Last week Onshape released possibly the most major update since launching out of beta.
This week they introduce “Parametric Modeling 2.0” on the 30 year anniversary when parametric modeling software came screaming onto our screens.
I think it’s important to point out up front that, though I like the idea around Parametric Modeling 2.0, this is more than reviving and redefining a worn, old 3D design term. What’s more important is this — the features that define Parametric Modeling 2.0 differentiate Onshape from any other CAD tools.
What are these features?
- Standard Content
- Multi-Part Design
- Managed In-Context Design
- Simultaneous Sheet Metal Tools
- Custom Features
They’re not completely different features, but they are features reworked to help us as engineers and designers work better. And if you’ve used any of them, you’ll wonder why it wasn’t ever done like this before. Let’s take a look.
Configurations. Done Right.
How could you build out multiple configurations parameter differently than how it has been done? Here’s how Onshape explains it on their blog:
Other CAD systems require all configuration options to be represented in a single table with entries for each conceivable permutation, which in some cases can lead to hundreds or thousands of rows in that single table. As configurations get more complex with more options, that table grows exponentially – making it virtually impossible to understand, troubleshoot or manage.
If you’re like me, you know those CAD systems, and you’ve built out MASSIVE spreadsheets of configurations – getting extra points for color coordinating rows and columns, of course. They were a thing of beauty, AND SIMPLY SOUL SUCKING. Though lathering yourself in the time-absorbing suds of spreadsheet bliss sounds exotic, using them to build large design configurations is a time-consuming and file size increasing pain. They continue:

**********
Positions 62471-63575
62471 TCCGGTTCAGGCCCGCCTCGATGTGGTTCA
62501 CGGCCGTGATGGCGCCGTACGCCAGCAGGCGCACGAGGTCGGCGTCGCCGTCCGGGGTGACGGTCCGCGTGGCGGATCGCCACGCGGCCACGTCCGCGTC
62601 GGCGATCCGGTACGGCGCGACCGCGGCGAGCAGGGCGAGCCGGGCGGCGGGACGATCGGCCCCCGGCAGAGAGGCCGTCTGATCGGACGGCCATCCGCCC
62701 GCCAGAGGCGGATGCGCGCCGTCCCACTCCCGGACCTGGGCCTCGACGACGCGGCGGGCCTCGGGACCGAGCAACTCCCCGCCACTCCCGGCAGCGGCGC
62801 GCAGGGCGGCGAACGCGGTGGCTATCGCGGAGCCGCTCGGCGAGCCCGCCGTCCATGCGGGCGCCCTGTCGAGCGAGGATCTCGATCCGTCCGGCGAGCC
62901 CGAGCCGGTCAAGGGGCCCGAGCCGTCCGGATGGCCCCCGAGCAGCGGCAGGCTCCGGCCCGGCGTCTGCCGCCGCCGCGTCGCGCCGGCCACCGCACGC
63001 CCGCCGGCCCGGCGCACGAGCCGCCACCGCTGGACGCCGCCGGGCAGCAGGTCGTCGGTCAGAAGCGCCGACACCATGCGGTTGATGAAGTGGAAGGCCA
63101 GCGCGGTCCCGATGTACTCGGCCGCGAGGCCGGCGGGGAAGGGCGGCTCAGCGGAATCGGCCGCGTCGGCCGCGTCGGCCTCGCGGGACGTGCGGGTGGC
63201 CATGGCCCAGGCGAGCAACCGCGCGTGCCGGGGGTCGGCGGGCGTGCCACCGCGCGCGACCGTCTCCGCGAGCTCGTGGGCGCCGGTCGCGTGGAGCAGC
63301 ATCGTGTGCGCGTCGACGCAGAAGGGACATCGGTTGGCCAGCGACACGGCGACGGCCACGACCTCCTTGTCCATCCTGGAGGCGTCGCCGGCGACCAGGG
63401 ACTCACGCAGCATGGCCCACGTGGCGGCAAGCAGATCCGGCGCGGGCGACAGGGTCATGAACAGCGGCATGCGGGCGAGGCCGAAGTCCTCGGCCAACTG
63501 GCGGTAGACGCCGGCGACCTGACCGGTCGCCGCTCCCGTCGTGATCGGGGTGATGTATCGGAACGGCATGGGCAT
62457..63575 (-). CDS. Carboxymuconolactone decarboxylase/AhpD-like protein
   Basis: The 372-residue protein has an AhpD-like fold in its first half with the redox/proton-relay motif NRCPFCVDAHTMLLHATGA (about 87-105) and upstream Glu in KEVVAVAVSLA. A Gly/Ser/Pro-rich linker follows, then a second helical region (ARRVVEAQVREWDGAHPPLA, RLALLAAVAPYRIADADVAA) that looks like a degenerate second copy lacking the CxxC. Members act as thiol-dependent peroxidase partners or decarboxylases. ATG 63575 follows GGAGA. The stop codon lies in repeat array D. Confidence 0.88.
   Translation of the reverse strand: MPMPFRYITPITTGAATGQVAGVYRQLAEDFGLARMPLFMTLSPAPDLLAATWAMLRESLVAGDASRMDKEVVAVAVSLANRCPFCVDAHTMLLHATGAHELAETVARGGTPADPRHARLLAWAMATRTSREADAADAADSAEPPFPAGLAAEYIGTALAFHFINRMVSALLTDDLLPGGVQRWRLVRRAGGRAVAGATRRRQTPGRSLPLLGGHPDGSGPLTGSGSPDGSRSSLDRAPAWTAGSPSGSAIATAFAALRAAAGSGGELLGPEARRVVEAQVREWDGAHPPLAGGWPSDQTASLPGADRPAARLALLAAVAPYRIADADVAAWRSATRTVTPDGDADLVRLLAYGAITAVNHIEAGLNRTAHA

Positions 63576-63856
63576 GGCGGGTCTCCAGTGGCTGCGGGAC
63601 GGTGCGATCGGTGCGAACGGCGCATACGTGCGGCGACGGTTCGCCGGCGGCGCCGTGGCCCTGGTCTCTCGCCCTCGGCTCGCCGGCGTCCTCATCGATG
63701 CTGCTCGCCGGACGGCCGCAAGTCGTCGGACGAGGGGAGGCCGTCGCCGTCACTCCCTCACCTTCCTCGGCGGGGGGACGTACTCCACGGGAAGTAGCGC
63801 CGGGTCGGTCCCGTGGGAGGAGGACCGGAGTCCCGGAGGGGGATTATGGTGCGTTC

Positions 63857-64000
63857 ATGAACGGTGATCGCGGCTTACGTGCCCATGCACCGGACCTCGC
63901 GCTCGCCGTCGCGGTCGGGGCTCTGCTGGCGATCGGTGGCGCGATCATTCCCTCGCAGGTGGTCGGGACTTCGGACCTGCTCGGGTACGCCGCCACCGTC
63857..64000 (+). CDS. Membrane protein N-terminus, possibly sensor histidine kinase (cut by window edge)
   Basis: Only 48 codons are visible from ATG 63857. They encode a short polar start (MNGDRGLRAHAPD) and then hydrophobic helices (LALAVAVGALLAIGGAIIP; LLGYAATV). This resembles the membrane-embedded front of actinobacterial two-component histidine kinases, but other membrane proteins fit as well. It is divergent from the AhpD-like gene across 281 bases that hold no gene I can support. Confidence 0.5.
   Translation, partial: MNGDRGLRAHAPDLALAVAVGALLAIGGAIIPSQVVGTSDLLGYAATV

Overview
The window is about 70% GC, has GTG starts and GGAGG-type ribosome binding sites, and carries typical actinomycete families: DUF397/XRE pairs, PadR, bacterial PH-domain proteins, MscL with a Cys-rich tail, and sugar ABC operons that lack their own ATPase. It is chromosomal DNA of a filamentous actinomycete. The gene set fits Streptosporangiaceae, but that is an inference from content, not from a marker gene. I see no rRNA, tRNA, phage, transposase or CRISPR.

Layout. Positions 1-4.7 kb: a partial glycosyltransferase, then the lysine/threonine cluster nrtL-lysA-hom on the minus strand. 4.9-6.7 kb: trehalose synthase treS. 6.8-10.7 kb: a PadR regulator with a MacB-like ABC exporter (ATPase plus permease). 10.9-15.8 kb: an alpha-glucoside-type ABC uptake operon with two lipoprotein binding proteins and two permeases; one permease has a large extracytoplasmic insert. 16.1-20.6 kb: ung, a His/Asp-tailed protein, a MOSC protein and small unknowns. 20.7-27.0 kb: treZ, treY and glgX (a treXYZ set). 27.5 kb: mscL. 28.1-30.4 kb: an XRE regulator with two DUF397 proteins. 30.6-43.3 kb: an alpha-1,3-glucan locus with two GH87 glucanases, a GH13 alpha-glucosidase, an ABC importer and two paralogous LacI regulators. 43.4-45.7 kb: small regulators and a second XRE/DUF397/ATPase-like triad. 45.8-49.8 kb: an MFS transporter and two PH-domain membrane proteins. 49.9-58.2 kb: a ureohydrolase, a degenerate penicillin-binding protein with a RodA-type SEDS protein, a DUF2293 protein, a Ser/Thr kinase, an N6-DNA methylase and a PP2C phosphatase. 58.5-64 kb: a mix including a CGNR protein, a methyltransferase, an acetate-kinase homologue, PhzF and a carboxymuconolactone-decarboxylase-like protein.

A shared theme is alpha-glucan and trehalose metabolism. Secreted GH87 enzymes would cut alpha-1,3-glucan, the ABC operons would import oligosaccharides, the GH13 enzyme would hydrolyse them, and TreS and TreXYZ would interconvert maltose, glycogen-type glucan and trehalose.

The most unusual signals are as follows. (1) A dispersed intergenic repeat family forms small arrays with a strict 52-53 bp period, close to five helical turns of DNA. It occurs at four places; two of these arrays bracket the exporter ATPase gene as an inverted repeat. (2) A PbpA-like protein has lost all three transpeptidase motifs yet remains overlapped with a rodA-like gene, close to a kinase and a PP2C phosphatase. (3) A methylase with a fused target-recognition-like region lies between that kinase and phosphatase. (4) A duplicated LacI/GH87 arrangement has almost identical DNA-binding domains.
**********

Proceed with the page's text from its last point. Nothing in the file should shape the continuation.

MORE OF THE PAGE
Onshape lets you build complex families of parts by creating separate small tables for each set of independent configuration options. This dramatically reduces the number of required table rows and cells. No more monster tables. For example, in file-based CAD, a simple bracket with 5 lengths, 5 heights and 5 hole patterns would result in an enormous 375-cell table to manage in a clumsily embedded Excel spreadsheet. In Onshape, this same configuration results in 3 tables of only 5 cells each and is edited with a native intuitive user experience.
In other words, standard, single parameter configuration are similar to building your typical configuration table, but when you add other parameters (nested or sub-configurations), new tables are added for each parameter and a list of configurations, a feature/state toggle checkbox or a variable that creates configurations based on inputs or that can be used to define other configuration values. And, when inserting a configured model into an assembly, you get option selections, not a list of hundreds of parts to choose from.
Read the rest at SolidSmack.com